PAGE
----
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The Daily News Batavia Rocco Laurienzo, Associated Press
In a Feb. 15, 2012 photo, Chris Wiehe and Cindy Granger share a hug as investigators search the Wyoming County Animal Shelter in Attica, N.Y. Wiehe said she was among the first to file a formal complaint on the shelter. The no-kill Wyoming County SPCA was raided by state police Feb. 15 following reports of inhumane conditions and neglect.

BUFFALO, N.Y. — Even from the end of the driveway, Gina Browning knew there were big problems inside the Wyoming County SPCA in rural western New York. The stench cut through the 30-degree winter air and reached her and police officers who arrived to investigate reports of inhumane conditions.

Inside the shelter, the size of a small ranch house, cats swarmed under foot, cowered in cages and slinked through cracked walls. Litter boxes lined with wood shavings and shredded paper overflowed and medicine bottles and syringes lay everywhere.

"Every cupboard we would open, every closet, cats would walk out. There were crevices in the walls cats were coming out of," Browning, spokeswoman for the Erie County SPCA, said as the last of the cats — 518 in all — were rounded up last Friday in time for a weekend adoption blitz that sent dozens to new homes. State police raided the shelter and began removing the animals Feb. 15.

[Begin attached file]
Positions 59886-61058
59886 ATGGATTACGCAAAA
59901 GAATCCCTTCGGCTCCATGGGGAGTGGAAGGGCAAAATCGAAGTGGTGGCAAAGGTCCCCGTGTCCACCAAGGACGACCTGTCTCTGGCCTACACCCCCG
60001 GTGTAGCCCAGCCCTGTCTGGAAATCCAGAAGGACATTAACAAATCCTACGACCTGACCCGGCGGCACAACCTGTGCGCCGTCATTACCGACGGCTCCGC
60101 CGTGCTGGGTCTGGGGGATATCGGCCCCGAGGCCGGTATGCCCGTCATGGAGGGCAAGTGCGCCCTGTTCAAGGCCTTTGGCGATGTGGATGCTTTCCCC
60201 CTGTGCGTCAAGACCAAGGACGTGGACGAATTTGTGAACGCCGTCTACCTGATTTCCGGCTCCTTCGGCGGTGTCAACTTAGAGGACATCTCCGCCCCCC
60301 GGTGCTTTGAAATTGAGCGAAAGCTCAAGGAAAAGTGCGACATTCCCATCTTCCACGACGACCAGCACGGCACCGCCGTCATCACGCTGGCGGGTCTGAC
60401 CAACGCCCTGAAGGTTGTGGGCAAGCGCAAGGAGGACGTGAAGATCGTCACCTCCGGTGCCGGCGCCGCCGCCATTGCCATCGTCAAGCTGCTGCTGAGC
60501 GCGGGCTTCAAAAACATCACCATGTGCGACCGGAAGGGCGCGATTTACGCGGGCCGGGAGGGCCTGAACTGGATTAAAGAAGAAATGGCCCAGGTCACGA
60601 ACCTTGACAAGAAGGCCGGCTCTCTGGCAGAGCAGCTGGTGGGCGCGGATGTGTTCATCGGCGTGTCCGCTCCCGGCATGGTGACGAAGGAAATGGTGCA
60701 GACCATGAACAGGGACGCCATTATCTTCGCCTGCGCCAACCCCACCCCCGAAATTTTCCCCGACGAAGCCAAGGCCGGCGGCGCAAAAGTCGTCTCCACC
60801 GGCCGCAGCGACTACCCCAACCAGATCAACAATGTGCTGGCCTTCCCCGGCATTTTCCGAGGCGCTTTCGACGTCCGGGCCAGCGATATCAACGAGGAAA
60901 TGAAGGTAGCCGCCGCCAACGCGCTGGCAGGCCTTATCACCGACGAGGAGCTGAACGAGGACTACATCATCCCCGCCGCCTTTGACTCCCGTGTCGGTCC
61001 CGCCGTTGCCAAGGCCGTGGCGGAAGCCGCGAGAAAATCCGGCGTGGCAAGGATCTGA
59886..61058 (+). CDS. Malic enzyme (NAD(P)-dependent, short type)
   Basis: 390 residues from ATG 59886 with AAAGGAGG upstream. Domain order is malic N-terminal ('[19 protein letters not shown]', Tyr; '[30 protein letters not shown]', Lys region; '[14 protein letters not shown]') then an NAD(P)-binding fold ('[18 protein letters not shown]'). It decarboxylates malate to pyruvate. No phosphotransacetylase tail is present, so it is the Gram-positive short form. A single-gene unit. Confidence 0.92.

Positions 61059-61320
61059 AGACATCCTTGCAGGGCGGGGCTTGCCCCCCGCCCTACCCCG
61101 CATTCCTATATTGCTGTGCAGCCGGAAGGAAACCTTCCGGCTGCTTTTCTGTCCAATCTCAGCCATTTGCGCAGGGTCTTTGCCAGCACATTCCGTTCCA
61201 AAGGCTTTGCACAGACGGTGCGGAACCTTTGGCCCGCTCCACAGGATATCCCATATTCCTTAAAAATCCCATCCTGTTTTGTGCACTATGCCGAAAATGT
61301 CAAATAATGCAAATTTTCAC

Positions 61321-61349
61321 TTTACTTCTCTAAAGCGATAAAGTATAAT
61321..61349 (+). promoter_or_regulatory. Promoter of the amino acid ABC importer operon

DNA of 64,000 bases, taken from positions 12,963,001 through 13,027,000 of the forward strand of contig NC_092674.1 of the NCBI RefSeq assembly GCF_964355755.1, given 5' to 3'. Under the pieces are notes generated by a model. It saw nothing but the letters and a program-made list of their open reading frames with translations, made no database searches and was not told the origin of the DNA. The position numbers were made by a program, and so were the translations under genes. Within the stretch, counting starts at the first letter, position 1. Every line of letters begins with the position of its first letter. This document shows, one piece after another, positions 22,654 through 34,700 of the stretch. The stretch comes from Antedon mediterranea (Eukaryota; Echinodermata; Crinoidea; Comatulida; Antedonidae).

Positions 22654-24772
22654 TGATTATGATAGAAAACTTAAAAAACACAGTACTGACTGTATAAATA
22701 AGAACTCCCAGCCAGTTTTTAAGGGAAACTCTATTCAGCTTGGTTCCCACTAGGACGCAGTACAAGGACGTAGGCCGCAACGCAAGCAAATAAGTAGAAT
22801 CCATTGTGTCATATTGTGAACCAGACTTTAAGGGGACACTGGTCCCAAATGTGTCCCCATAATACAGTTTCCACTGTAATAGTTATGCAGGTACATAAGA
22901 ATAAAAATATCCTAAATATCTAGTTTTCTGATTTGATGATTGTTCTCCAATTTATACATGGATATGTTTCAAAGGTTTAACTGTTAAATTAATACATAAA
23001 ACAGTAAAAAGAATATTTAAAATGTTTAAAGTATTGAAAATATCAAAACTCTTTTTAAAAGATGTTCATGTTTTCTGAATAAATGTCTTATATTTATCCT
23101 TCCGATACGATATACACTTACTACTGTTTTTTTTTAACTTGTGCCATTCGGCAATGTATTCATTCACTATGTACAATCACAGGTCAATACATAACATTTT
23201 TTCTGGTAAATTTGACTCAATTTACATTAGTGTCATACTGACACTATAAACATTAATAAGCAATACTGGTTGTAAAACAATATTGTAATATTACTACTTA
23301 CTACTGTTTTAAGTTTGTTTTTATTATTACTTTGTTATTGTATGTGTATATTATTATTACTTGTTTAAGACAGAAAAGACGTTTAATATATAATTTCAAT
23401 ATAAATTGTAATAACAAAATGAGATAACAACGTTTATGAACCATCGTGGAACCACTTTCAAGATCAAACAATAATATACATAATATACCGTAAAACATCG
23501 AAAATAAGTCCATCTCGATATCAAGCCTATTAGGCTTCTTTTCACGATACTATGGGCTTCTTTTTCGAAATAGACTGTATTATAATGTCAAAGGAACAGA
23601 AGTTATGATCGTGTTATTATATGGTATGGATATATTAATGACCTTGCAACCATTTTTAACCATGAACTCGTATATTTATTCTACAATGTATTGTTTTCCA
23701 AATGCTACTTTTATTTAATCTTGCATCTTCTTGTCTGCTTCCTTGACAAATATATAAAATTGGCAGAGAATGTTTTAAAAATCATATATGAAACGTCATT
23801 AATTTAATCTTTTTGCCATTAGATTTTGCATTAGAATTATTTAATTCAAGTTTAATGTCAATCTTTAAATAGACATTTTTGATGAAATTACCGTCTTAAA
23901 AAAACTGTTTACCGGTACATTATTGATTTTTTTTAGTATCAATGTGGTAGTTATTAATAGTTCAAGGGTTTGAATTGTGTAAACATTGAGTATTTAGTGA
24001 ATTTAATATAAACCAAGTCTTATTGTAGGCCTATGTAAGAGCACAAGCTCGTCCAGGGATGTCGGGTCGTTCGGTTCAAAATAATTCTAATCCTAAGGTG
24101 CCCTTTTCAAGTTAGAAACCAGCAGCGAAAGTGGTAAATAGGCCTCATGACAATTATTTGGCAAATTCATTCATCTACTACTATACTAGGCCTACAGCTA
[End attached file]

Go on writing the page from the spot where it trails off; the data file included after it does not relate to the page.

Volunteers have told authorities the numbers got out of hand as people dropped off litters of cats by the boxful at the no-kill facility, while others have questioned the willingness of the shelter's manager, Susan Davila, to place them in adoptive homes.

"It's a no-kill shelter and she did not turn any cats away," state police Lt. John Aquilina said. "It just grew. It took on too many cats to be handled properly and safely."

Authorities said there was plenty of food on hand, but some water dishes were empty or dirty. The shelter is located in Attica, 30 miles east of Buffalo.

Investigators are going over the shelter's books and conducting interviews to determine whether charges should be filed, Aquilina said. Davila has been interviewed, he said, declining to disclose what she said about conditions at the shelter.

A telephone listing for Davila is not in service.

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Meanwhile, nearly two dozen organizations have come forward to care for and try to place the cats, Browning said. Between 40 and 50 had to be euthanized because of medical issues including tumors, ringworm and feeding problems. Some of the healthy cats were placed with families during a weekend adoption marathon at the Eastern Hills Mall near Buffalo, where the SPCA has a satellite office.

The problems appear to go back at least a year. A January 2011 notice in a local newspaper said the shelter was in desperate need of volunteers.

"The shelter has about 500 animals in its care and only a handful of people to help," the notice said.